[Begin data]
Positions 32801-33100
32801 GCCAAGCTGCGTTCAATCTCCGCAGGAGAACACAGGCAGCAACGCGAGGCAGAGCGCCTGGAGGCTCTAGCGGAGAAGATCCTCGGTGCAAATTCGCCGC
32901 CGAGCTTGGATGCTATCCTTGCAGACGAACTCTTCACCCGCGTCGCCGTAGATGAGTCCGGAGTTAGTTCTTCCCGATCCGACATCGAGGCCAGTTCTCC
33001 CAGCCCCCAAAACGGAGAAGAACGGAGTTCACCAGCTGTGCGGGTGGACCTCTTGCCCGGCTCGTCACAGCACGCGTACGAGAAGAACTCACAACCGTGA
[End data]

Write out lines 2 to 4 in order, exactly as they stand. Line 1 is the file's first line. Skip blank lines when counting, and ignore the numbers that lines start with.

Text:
32801 GCCAAGCTGCGTTCAATCTCCGCAGGAGAACACAGGCAGCAACGCGAGGCAGAGCGCCTGGAGGCTCTAGCGGAGAAGATCCTCGGTGCAAATTCGCCGC
32901 CGAGCTTGGATGCTATCCTTGCAGACGAACTCTTCACCCGCGTCGCCGTAGATGAGTCCGGAGTTAGTTCTTCCCGATCCGACATCGAGGCCAGTTCTCC
33001 CAGCCCCCAAAACGGAGAAGAACGGAGTTCACCAGCTGTGCGGGTGGACCTCTTGCCCGGCTCGTCACAGCACGCGTACGAGAAGAACTCACAACCGTGA